Most companies today are familiar with the concept of workforce management (WFM), and many understand the benefits of a successful WFM strategy. From increased employee engagement to improved retention, the right WFM strategy can deliver a variety of benefits across the organization. If you haven't implemented a WFM strategy, now's the time to start. But if you've already got one in place, how can you tell if your approach is working or not?
Start by looking for the following signs that your WFM isn't cutting it — any one of which is a clear indicator that you need to rethink your company's approach to WFM.
No matter how well you plan, or how far ahead into the future you forecast, there are always going to be hiccups, bumps in the road and unplanned challenges — minor issues are bound to arise over the course of daily business life. But if you find yourself constantly being asked to create ad hoc solutions off the cuff, your organization is likely suffering from a challenge related to WFM. These should be the exception, rather than the rule.
Where is your company today — and where is it going tomorrow? If you can't say for sure, that's a red flag for a variety of reasons. One of those is the fact that you won't be able to adequately plan to have the talent on hand to effectively support the growth of the business. Lacking a clear sense of organizational priorities, you'll simply always be trapped in reactive mode, rushing to put out one fire after another. And that's no way to work.
drains on efficiency
The underlying goal of any approach to WFM is to improve operational efficiency. So if you're lagging here or noticing areas where operations are at less than full capacity, that's another red flag — and a sure sign that you have an issue with WFM. It may be you simply don't have the right employees in the right place at the right time; alternately, perhaps the departments and teams within your organization aren't connecting in a way that improves efficiency. Repairing any of these through a comprehensive WFM strategy will significantly boost productivity and revenue.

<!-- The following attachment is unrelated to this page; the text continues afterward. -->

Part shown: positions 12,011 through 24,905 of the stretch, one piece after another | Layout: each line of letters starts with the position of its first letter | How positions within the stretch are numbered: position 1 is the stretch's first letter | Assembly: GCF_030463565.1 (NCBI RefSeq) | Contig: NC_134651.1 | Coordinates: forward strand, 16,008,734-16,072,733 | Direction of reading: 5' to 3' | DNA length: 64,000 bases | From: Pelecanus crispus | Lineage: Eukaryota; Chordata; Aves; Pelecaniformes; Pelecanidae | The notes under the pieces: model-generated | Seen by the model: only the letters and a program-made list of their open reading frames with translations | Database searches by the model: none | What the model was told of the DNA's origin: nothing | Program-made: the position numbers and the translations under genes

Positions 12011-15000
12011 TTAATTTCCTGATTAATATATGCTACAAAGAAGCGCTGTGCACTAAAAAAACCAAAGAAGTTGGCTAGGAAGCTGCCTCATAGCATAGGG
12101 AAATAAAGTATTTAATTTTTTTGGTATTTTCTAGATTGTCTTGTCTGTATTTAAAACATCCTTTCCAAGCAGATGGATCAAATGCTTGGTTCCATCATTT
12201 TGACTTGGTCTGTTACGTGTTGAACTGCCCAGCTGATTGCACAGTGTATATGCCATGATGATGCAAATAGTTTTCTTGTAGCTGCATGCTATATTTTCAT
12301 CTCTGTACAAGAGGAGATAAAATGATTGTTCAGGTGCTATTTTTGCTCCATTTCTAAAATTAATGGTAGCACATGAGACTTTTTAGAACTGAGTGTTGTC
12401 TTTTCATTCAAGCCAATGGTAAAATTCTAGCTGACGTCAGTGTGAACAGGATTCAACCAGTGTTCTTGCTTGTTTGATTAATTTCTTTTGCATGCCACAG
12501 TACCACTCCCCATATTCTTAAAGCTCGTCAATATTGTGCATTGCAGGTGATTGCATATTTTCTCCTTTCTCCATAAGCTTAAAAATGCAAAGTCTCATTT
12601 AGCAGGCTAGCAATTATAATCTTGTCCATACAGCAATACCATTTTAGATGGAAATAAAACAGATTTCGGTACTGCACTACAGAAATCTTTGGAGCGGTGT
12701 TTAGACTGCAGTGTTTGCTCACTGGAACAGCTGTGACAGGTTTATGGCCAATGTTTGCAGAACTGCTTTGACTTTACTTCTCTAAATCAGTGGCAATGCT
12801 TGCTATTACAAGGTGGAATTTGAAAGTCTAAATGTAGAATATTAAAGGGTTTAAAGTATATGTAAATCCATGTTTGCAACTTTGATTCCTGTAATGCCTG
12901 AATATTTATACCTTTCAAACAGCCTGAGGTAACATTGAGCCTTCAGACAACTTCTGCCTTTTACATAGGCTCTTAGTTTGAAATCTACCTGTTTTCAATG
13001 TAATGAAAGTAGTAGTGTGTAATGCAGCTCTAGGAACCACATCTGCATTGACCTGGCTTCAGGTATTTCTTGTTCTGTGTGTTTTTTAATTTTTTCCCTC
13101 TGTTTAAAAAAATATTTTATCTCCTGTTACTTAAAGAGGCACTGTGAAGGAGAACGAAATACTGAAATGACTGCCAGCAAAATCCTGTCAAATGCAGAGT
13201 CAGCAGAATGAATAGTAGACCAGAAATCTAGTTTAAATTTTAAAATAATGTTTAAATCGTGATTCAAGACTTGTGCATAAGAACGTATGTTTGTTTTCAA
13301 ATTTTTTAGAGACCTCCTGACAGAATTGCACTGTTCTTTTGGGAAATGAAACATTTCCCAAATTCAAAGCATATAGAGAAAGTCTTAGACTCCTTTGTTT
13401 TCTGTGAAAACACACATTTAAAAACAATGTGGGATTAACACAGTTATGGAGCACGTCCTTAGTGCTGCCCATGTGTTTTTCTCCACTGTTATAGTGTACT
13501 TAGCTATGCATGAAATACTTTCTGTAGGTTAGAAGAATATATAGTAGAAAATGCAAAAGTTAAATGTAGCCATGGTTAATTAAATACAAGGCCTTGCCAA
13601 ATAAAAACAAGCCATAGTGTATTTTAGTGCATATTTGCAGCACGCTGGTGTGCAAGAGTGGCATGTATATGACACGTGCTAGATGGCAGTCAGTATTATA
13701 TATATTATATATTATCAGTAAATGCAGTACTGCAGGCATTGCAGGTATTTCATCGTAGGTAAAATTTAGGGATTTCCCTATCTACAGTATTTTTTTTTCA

Nobody likes coordinating schedules when multiple stakeholders are involved. And when you're dealing with a large workforce, that increases the magnitude of the headache exponentially.
When it comes to scheduling-related WFM issues, ask yourself if you've experienced any of these:
- daily fluctuations in headcount
- difficulty coordinating schedules with existing staff members
- frequent absenteeism — without employees calling ahead
- highly manual processes for scheduling and tracking shifts
- significant turnover
If you answered yes to any one of these, it's a clear sign that there is work to be done — and that you could drive substantial business and operational improvements by implementing superior WFM practices.
inability to analyze results
You've identified a specific business issue, dedicated time, energy and resources to plan and implement the solution — and now you seem to be seeing results. But how do you really know it's working?
That's why it's so important to have tools and methods of tracking outcomes built into your WFM solution. Ideally, that will include automated reports with actionable insight and real-time monitoring capabilities. The bottom line is that, lacking the ability to drill down into the data points that matter and adjust the levers to see what's delivering results, you won't be able to tie actions to outcomes. And that's more than a short-term strategic deficit. Over the long haul it's going to seriously impair your ability to respond to change and rapidly adapt.
how to get started
If you're unsure about your workforce management strategy, you're not alone. But we're here to help. To learn how to start building a sophisticated workforce management strategy, just click here. It's not easy — but with a little guidance and a lot of hard work, you'll be able to craft a savvier strategy that works for your workforce.